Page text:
Once again, Rescue Rooms provided an entertainment-packed day to match the quality of beers on offer throughout the afternoon.
Next up, for a change of scenery and sound was another familiar face to the Nottingham open mic night scene: Myles Knight on the Rescue Rooms Acoustic Rooms Stage for an acoustic set. Myles has an unmistakable sound to his music, similar to the likes of Alex Turner back in the days of Submarine, and this similarity seeps into his song lyrics as well as his persona. Myles’ cheeky personality protruded between his performance of original melancholic music, including when he announced to the audience that he was single and jokingly asked to speak to an audience member after the show, proclaiming that this was the best gig ever. Aside from his spontaneous comedy, his musical performance included his much-loved single Black and Blue and another favourite of his which is yet to be named but was aptly introduced as ‘Reggae, reggae, fun time’. He had the crowd moving and singing along with smiles plastered across the room and ended on yet to be released Playground Monkeys, which combines an upbeat and jaunty melody with a tale of cocaine addiction.
Kaleidø on the Main Stage
Having already won Future Sounds of Nottingham 2019 and played Splendour Festival’s main stage, Remy’s headline set on the Acoustic Rooms stage was an enticing prospect for many festival goers keen to get a view of one of the city’s most-talented rising stars. His relaxed style and delicate vocals provided a soothing accompaniment to the festival as a whole, yet performing alongside Laurie Illingworth – an artist many need to keep an eye on as well – Remy’s set was a startling finale for the Acoustic Rooms stage. At just eighteen years old, the singer-songwriter’s glinting smile filled the room between a set of pop-oriented tracks destined for mainstream radio play and a bigger listener base.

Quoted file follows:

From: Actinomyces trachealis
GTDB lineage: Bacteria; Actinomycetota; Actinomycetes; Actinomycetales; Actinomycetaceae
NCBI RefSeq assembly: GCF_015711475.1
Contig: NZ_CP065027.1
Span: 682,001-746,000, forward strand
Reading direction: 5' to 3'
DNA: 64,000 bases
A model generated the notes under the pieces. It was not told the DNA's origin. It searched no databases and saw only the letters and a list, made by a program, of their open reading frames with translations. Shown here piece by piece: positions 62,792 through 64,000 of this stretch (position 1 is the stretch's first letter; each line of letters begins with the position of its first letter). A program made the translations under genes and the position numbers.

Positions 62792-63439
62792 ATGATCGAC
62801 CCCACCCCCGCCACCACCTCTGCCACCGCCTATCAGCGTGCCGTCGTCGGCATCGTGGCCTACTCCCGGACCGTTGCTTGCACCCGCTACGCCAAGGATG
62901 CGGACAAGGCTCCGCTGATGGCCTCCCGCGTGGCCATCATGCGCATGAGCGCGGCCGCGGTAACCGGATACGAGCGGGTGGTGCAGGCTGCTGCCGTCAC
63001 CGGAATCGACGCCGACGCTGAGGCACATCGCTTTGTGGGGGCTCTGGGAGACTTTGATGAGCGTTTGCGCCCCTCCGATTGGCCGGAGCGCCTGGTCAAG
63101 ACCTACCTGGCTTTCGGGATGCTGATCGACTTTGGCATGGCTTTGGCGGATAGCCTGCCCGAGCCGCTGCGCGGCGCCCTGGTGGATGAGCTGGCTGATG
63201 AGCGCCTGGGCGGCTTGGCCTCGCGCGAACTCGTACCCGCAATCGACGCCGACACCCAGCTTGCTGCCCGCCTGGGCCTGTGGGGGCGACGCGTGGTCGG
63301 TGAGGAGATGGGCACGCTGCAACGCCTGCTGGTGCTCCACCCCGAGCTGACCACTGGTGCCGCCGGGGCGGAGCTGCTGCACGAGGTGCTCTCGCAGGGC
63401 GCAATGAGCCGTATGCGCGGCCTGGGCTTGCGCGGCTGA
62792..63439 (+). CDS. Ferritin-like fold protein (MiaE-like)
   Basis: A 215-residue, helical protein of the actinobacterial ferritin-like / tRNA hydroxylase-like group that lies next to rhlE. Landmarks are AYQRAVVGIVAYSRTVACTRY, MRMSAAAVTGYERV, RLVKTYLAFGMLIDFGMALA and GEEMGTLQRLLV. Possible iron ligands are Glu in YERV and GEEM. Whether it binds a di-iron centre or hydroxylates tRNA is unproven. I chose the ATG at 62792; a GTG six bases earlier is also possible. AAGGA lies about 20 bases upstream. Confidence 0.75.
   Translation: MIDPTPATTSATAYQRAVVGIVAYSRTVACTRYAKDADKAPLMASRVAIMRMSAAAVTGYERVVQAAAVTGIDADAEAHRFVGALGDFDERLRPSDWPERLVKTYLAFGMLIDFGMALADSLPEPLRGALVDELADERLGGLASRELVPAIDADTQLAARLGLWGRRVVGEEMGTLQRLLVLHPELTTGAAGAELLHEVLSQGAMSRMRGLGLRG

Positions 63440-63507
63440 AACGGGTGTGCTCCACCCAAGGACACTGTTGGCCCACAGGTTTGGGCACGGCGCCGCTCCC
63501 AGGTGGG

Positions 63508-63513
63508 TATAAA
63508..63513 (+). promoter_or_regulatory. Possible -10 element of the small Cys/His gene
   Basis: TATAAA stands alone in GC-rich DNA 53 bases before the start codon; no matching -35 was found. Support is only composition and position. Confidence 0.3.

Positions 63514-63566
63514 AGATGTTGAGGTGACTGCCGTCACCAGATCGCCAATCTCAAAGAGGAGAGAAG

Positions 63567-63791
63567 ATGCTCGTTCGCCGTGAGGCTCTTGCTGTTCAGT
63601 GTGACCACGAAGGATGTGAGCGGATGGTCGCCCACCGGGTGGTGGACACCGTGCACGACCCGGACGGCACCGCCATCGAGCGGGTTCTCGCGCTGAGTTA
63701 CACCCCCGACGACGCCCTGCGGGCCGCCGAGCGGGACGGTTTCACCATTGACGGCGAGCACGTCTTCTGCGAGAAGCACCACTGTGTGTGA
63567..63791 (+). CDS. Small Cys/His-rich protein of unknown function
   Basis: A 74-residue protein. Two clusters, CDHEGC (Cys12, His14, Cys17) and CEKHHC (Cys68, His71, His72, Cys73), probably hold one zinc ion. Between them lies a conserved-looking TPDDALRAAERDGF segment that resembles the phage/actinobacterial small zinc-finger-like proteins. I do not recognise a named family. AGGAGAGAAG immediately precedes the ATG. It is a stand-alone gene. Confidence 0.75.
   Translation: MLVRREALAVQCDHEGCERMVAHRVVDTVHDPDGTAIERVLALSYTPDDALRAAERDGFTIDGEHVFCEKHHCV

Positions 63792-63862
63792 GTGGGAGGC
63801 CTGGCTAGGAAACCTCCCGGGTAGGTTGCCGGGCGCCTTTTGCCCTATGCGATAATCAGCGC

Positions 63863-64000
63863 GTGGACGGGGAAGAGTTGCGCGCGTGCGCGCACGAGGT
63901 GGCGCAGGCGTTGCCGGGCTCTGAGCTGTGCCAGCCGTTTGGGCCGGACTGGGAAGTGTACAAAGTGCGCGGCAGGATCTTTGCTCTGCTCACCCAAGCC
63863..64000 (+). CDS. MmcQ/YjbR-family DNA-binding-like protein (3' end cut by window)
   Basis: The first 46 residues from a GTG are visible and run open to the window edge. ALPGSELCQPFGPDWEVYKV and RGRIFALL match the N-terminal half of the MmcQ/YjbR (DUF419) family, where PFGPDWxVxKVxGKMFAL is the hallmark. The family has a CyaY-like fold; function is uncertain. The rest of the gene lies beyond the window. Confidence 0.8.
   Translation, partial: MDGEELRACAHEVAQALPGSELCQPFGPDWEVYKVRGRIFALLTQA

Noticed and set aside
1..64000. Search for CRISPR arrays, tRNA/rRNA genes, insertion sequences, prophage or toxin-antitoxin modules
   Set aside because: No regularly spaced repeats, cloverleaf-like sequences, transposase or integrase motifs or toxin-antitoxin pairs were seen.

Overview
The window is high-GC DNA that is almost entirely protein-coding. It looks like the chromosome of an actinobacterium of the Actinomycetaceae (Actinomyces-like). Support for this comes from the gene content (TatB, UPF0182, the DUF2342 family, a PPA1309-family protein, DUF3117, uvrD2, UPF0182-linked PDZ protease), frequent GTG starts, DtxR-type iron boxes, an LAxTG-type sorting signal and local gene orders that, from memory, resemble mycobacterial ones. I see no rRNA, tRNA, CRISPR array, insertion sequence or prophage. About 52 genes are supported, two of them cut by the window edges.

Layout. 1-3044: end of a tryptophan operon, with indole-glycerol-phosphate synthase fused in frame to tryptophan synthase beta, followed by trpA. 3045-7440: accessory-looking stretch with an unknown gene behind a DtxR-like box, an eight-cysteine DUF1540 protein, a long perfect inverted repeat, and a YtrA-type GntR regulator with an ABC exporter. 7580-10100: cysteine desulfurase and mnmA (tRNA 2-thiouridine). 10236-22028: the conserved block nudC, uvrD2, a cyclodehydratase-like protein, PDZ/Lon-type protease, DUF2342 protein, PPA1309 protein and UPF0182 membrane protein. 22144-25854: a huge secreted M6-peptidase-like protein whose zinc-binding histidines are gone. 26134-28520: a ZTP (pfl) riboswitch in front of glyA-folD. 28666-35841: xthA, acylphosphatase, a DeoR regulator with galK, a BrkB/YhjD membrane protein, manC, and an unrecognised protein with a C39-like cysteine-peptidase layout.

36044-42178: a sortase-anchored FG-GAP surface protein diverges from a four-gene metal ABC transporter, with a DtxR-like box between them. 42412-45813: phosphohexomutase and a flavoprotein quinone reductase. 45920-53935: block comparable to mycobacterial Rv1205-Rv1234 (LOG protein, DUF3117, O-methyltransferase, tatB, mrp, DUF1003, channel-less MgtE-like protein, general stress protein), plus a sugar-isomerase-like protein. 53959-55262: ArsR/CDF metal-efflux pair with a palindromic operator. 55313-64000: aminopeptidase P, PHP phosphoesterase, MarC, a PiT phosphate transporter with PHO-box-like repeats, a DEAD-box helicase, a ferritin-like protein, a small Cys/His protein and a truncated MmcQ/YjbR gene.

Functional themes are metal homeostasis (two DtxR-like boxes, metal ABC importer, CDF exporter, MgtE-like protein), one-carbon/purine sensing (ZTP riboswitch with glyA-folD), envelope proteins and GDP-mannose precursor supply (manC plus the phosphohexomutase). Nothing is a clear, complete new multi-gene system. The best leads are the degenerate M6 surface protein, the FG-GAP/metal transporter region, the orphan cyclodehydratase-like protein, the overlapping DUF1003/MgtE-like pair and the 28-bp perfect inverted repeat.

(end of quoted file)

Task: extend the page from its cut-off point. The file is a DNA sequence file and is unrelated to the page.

'Kaleidø demanded attention for the duration of their set and will no doubt continue to have attention on them in the coming future with some big events planned soon.'
North-Nottinghamshire’s Pretty Babs showcased new material alongside tracks from their debut record Graffiti Lights over the course of thirty propane-filled minutes on the Main Stage. Their show was a well-oiled machine, maturing before the audience’s eyes and demonstrating the technical ability of the band as they launched into a gritty and volatile setlist, dominated by Sam’s soaring vocals which flooded the room to rapturous applause.
Unknown Era are a ragtag group of Nottingham musicians and socialites led by their gripping front man Ashmore, whose swaggering charm rolls off as naturally as the beads of sweat from everyone enjoying the record-breaking Bank Holiday heatwave. They gave a headline performance that also acted as the debut show for new guitarist Ralph, who slotted in naturally into the band’s mosaic dynamic. The collective offered a modern cocktail of Reggae, Ska, Hip-Hop, Funk and Rap over a high-octane and immersive hour of music that demonstrated the camaraderie of their beloved genres, whilst also alternating lead vocal duties between ringleader Ashmore, fearsome Mollie and avant-garde and hooded Gaz. With the beer still flowing, Unknown Era’s closing set embraced the freedom and creativity of Nottingham’s music scene and offered scathing indictments against Boris Johnson, politics and social calamities whilst providing a kaleidoscopic sonic canvas that elevated the festival’s headiness to new heights.
Once again, Rescue Rooms provided an entertainment-packed day to match the quality of beers on offer throughout the afternoon. The rapturous applause given to the likes of Kaleidø, Good Hustles, Myles Knight, Remy and the rest of the line-up goes to show the immense recent development of the Nottingham music scene; a scene which has great things happening over the course of the next few months, with Acoustic Rooms showcases and local headline shows fixed firmly in the calendar of the creative city.
Rescue Rooms' Beer Festival returns in 2020 on Sunday 30th August. To keep up to date with news and information about the festival, use the event link here.